7961398475?profile=originalAlthough the Delray police said that the driver was not at fault, and that the “bicyclist was totally at fault,”the finding may not be that simple. [Police clear driver in fatal bike collision, February edition]
    SAFE believes that the circ7961398061?profile=originalumstances and the physical limitations of that intersection must be further analyzed and corrective action taken.
    According to the police, the truck involved was a commercial vehicle carrying a roll-off trash bin, and “because of the height of the truck, the driver would not have been able to see the bicycle when he began the turn.”
    When you look at these two photos, you’ll see that there is no possible way such a truck could stay within the travel lane when making a right-hand turn. The photo shows two sets of 3-foot-tall poles lining each side of the street, and a “local truck only” sign in recognition of the danger that exists. You can also see the hole where the corner-most, fourth pole was, before it was knocked out recently.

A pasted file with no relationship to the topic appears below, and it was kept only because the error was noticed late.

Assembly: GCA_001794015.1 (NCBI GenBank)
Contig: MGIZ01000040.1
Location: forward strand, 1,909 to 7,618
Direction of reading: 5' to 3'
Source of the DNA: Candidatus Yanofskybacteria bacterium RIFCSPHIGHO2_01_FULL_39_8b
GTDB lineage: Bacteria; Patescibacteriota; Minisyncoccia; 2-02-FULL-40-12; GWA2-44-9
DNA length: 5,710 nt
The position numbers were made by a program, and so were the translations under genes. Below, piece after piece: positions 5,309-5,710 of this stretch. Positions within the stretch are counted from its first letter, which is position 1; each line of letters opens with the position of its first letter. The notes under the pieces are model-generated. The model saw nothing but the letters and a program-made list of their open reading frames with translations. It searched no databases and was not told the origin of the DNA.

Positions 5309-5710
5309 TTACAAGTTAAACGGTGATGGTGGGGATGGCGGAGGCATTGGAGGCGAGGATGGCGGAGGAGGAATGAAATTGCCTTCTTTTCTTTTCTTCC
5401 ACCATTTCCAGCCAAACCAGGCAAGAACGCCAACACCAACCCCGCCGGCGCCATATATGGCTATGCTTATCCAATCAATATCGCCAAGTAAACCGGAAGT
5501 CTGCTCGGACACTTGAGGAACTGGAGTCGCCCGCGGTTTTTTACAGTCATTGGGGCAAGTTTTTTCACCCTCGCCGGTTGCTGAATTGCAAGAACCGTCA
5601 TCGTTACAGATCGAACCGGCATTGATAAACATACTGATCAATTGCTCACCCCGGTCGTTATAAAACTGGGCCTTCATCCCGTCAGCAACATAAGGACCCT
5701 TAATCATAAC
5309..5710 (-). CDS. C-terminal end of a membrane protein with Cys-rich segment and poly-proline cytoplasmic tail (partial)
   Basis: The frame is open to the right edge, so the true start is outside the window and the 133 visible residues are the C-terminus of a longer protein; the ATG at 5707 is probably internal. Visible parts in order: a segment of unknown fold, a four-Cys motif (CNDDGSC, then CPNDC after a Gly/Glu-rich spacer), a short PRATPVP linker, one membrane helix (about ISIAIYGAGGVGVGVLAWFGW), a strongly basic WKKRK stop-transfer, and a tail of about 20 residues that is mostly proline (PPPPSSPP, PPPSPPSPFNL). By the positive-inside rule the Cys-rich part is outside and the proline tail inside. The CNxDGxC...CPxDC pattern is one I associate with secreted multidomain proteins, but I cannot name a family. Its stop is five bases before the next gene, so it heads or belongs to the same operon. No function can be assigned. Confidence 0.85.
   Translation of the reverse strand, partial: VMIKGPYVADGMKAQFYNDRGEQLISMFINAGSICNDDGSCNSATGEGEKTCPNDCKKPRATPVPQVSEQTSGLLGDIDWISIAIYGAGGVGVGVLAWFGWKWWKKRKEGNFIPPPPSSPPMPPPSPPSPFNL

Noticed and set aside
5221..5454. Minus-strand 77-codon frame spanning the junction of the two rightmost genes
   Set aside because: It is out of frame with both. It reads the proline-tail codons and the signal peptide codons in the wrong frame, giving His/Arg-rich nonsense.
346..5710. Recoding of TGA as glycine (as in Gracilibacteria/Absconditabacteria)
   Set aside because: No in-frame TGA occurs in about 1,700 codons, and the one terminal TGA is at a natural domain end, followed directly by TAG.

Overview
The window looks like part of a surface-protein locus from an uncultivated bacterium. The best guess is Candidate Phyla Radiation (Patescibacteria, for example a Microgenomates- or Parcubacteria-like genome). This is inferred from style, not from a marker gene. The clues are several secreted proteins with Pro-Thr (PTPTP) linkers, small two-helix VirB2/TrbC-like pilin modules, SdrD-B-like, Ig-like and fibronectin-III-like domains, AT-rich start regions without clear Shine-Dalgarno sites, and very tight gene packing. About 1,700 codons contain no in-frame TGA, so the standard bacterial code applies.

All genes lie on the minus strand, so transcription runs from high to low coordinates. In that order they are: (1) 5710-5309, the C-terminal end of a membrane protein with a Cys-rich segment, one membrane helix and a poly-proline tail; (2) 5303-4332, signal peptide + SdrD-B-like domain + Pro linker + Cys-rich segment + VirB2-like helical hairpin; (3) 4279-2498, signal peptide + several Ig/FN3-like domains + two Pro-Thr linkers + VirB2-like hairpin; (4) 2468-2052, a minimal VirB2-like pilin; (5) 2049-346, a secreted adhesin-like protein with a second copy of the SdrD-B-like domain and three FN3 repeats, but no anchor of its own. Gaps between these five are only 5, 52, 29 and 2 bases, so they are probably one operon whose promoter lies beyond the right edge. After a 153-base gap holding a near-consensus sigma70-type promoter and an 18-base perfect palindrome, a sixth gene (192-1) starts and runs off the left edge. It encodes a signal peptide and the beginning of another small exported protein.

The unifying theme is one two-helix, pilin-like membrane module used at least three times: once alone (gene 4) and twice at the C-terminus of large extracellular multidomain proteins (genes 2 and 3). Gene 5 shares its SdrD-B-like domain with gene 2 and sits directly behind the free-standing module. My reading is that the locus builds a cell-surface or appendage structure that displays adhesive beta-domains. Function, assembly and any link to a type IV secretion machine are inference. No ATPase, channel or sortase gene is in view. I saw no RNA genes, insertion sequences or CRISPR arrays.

Most crashes result from several events. In this case, one of the major causes may not have been “who” was at fault, but “what” was at fault.
    SAFE believes that the Florida Department of Transportation and the city of Delray Beach should work together to widen the road so that turning vehicles have enough road space to remain in their proper travel lane.
    For if they do not, there will certainly be more crashes at this location. No one should die needlessly again under the wheels of a truck.

Jim Smith, SAFE Chairman
Delray Beach

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